Indianapolis Mayor Joe Hogsett and other downtown business and not-for-profit leaders on Tuesday announced a new campaign aimed at providing services to people experiencing homelessness—and curbing panhandling.
Leaders said the Street Reach Indy campaign is expected to “increase barrier-buster funding to support street-outreach efforts, including access to immediate mental health services, medication, transportation, [and] job-readiness resources.”
Central to the campaign is a new full-time manager who will focus on business engagement and connecting homeless individuals to housing and addiction treatment options.
For that role, the Coalition for Homelessness Intervention and Prevention, or CHIP, and Downtown Indy Inc. have hired Tom Tuttle, who previously was a coordinator and case manager for Hoosier Veterans Assistance Foundation, which assists homeless veterans return to self-sufficiency.
He is charged with helping city leaders “better understand the housing and homeless situation for panhandlers downtown.”
The goal of the position is “to respond within the minute” to take care of businesses’ and homeless people's needs, said Sherry Seiwert, president of Downtown Indy Inc.
But the most visible aspect of the campaign will likely be more than two dozen new branded donation "parking meters" and cash boxes placed predominately downtown that are branded as part of the campaign.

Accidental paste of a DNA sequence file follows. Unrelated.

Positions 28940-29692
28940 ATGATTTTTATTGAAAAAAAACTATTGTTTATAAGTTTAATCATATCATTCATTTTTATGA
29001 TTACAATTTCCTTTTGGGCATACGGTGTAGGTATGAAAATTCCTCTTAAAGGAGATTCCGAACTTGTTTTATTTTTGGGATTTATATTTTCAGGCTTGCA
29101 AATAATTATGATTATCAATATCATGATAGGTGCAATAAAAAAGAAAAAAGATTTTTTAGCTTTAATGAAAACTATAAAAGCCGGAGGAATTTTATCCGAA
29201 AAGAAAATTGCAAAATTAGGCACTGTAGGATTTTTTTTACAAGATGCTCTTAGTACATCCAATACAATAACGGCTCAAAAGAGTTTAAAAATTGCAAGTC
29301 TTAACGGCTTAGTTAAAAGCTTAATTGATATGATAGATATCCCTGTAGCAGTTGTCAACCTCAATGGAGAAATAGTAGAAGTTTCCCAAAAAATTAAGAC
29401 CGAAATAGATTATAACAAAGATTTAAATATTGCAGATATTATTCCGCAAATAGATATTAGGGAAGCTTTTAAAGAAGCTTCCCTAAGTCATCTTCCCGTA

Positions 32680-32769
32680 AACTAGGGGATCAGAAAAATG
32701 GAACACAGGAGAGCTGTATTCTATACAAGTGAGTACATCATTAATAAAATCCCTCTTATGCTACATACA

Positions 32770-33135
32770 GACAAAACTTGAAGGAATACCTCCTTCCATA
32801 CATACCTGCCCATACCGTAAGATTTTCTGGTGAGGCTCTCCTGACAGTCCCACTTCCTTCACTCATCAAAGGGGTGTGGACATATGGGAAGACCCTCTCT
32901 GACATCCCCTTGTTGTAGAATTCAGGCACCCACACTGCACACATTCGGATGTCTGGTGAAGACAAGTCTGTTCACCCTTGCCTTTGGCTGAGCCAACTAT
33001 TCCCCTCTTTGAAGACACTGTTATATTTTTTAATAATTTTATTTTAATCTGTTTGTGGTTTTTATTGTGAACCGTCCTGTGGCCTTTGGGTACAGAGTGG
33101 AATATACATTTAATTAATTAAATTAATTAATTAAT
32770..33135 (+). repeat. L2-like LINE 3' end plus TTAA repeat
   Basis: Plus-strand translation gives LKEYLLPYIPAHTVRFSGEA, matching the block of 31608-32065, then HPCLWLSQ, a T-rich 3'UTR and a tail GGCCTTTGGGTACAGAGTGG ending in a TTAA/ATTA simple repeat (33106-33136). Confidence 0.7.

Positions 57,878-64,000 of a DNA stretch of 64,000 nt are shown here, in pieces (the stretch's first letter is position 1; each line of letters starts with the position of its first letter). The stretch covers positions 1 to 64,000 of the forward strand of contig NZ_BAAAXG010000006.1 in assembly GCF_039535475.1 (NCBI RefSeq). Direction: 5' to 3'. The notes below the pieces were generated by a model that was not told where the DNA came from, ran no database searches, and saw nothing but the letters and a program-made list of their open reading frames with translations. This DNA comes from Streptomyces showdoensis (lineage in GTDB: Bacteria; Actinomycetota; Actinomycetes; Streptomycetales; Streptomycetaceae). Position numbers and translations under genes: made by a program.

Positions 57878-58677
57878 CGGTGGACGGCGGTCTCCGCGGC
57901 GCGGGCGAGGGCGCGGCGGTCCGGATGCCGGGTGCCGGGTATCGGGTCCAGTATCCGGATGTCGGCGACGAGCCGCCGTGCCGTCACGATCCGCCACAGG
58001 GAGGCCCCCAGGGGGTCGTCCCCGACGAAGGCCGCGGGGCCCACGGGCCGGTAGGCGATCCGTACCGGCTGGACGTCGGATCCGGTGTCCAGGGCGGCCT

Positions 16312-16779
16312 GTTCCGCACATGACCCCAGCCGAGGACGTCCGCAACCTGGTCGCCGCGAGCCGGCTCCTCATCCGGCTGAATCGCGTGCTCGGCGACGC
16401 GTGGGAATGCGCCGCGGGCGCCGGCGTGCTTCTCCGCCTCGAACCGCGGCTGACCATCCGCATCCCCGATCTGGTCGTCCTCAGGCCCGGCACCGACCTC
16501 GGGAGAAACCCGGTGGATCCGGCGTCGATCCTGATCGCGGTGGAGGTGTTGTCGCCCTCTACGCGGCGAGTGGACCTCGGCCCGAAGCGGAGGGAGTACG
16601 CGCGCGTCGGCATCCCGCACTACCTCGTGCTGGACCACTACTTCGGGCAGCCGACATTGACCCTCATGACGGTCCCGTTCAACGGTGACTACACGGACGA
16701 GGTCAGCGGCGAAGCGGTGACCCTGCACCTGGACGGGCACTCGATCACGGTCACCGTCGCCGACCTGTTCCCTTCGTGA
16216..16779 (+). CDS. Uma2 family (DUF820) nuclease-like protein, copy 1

The meters and boxes will accept donations used to support Professional Blended Street Outreach, a group of several different agencies that provide people on the street direct support that will help serve homeless people’s immediate needs, including getting them into permanent housing.
Hogsett encouraged Indianapolis residents to “open our hearts” to homeless residents and that “we all need to make the choice to listen, to care and to act.”
“We realize we only remain united if we tend to the well-being of all people, including our most vulnerable neighborhoods,” Hogsett said.
The boxes were previously used starting in 2014 as part of the city’s “Know Outlets” campaign, which raised $127,000 in two years and helped 138 people.
CHIP executive director Alan Witchey said those funds have in the past gone to help people with a deposit for an apartment, or pay a utility bill, or buy steel-toed shoes that will allow them to start a new job.
To kick off the effort, Downtown Indy Inc. has issued a dollar-for-dollar matching-funds challenge for up to $50,000 in donations. People interested can also donate online at www.streetreachindy.org.
Seiwert said she wants to “address homelessness and panhandling with compassion” and that many people approached by panhandlers downtown are “not sure how to respond, but they do want to help."